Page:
The IOC president tells Channel 4 News he is “optimistic” Saudi women will be able to compete in London 2012. But pressure on the IOC to issue a ban is growing.
“Olympism is a philosophy of life, which places sport at the service of humankind.” So reads the first page of the International Olympic Committee’s (IOC) charter – a worthy statement putting society and human rights at the heart of the four yearly games.
It goes on to say: “any form of discrimination with regard to a country or a person on grounds of race, religion, politics, sex or otherwise is incompatible with belonging to the Olympic Movement.”
But the IOC is coming under growing criticism ahead of this summer’s tournament for what detractors say is a failure to adhere to its commendable principles, by allowing Saudi Arabia’s (all-male) team to compete.
Physical education is not provided for Saudi girls at school, and in 2009, the government closed private gyms for women. Opponents of sports for women and girls say that if women begin to exercise, they are more likely to shed modest clothing, spend “unnecessary” time out of the house, and have increased possibilities for mingling with men.
London 2012 is a real opportunity to showcase women’s sport and to start to redress that balance, however our ability to inspire women and girls will be damaged, and the games will be tarnished, if the IOC decides to tolerate this discrimination. Sue Tibballs, WSFF
Prince Nawaf bin Faisal, the Saudi Olympic Committee (SOC) president said in April that he was “not endorsing” female participation in London as part of the official delegation, and there has since been a chorus of voices calling for the IOC to ban the country from participating.
Saudi Arabia, Qatar and Brunei have never had female competitors at previous Olympics, believing that taking part would compromise women’s religious practice, but both Qatar and Brunei are sending women athletes to this year’s games.
IOC president Jacques Rogge told Channel 4 News he was “optimistic” that Saudi Arabia would send women competitors, adding that discussions with the SOC over this issue are ongoing. And despite the suspension of Afghanistan and South Africa from previous competitions – which activists cite as evidence of ethics and human rights issues being given precedence – a spokeswoman said: “The IOC does not give ultimatums nor deadlines but rather believes that a lot can be achieved through dialogue.”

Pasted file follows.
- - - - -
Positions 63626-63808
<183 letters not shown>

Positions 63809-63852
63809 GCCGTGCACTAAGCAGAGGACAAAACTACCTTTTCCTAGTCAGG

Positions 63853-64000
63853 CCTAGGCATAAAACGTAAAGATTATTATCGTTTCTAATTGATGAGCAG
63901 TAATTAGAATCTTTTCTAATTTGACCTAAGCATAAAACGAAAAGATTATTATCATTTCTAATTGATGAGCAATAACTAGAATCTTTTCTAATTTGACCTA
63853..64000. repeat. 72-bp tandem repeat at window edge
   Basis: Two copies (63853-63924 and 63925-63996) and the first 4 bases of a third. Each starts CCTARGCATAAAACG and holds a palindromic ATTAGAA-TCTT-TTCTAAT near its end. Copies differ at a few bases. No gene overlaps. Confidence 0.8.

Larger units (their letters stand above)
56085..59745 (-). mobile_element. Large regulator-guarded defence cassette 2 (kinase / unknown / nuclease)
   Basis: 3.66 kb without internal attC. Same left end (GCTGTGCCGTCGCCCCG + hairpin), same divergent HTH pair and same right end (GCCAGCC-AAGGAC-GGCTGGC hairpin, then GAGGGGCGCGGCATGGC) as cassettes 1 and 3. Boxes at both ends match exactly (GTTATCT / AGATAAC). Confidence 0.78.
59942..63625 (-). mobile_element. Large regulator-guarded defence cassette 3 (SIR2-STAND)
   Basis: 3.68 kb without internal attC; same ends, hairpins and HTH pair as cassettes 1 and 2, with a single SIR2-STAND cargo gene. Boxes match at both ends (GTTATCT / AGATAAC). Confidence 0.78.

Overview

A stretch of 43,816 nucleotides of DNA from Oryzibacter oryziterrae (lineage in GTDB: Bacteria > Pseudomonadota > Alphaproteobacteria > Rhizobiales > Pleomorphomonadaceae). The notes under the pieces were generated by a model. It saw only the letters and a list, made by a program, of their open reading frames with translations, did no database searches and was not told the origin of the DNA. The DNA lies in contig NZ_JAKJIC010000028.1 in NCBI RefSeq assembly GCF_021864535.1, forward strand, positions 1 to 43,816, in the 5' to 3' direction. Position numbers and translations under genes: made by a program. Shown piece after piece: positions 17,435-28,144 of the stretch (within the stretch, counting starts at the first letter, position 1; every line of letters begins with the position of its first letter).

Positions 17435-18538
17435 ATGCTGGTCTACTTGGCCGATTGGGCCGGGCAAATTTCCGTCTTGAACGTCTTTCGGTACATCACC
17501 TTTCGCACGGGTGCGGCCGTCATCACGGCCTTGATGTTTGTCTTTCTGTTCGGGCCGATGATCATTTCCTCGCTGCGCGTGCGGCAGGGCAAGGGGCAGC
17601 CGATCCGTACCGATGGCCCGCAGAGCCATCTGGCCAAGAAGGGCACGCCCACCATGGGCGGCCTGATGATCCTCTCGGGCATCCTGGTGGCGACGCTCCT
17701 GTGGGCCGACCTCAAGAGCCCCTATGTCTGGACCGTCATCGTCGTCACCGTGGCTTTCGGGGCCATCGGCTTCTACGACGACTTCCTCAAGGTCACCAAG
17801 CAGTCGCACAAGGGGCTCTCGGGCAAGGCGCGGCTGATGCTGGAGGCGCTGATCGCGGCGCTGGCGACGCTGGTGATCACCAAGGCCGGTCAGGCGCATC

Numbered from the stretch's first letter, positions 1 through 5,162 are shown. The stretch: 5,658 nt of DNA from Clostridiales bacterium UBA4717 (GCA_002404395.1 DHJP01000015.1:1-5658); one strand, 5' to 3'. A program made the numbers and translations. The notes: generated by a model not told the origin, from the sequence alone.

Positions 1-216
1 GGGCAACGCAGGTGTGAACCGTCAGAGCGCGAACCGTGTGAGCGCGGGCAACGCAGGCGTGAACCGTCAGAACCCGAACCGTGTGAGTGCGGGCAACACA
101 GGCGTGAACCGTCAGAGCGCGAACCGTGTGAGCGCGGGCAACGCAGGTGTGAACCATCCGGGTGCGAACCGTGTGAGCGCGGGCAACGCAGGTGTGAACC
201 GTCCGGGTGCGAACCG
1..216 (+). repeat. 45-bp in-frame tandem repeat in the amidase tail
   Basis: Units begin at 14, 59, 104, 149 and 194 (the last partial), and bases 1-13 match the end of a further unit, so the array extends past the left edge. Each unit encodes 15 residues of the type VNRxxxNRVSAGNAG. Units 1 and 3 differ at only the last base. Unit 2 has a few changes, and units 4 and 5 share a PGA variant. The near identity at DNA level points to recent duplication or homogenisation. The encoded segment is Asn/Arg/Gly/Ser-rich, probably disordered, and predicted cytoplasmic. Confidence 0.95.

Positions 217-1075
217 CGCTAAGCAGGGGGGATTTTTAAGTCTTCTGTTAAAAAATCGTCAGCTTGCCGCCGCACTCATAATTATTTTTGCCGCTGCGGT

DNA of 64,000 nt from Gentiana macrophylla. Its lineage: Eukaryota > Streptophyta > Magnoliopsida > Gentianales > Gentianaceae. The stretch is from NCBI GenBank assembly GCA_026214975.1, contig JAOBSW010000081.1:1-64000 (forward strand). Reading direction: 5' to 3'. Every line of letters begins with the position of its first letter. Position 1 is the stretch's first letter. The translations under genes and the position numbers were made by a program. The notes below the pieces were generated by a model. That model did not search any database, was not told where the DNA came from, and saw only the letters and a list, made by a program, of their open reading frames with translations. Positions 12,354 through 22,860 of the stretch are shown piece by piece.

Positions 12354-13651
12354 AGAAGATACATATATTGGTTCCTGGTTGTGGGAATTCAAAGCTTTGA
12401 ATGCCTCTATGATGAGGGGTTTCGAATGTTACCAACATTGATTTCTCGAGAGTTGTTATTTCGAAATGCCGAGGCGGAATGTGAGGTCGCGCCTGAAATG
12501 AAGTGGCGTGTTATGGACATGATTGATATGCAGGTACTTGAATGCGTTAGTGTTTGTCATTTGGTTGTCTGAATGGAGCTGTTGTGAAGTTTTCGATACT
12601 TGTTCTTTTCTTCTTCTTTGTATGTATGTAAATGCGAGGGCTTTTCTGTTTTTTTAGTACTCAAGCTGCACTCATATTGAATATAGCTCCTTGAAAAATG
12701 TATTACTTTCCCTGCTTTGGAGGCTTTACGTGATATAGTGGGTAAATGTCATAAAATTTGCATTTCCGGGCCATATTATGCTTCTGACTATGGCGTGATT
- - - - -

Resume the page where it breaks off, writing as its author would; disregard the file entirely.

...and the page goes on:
Ironically, the first ever female athlete from Saudi Arabia to compete at the Olympic level won the country its only medal at the 2010 Youth Olympics in Singapore. Dalma Rushdi Malhas, 20, was the first female Saudi athlete to compete at an Olympic level. But she was there at the invitation of the IOC – not as a member of the official Saudi delegation.
While the SOC said women would not be part of its official delegation for 2012, it left room for Saudi women to compete independently from the official team, in a similar arrangement to that of Ms Malhas in 2010. However that may not satisfy the IOC’s demands this time around.
With only weeks to go, the IOC is cutting it fine. But even so, the issue is about more than Saudi women’s participation in this summer’s games, says Christoph Wilcke, Saudi Arabia researcher at Human Rights Watch.
A report by Mr Wilcke into the denial of women’s rights to sport in Saudi Arabia details what he calls “the predominant conservative view that opening sports to women and girls will lead to immorality: “steps of the devil,” as one prominent religious scholar put it.”
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Instead of focusing on whether the country will be bringing female athletes to this year’s games, the IOC should have been working on implementing a timeframe and plan to introduce sport for women and girls throughout the year, said Mr Wilcke.
“They [Saudi Arabia] will be casting the net very widely to find another Saudi woman to go to the 2016 Olympics, if women are still not allowed to train between the competitions,” he adds.
Around the world, women and girls participate less in sport than men and boys, according to the Women’s Sport and Fitness Foundation (WSFF), which says allowing Saudi Arabia to compete is a slap in the face for equality, and for the future of women’s sports.
It is a charge already weighing heavily on the IOC and its president, Mr Rogge, who could see his last Olympics shrouded in accusations of sexism and of bringing the IOC’s principles into disrepute.
“London 2012 is a real opportunity to showcase women’s sport and to start to redress that balance,” said Sue Tibballs, head of WSFF, “however our ability to inspire women and girls will be damaged, and the games will be tarnished, if the IOC decides to tolerate this discrimination.”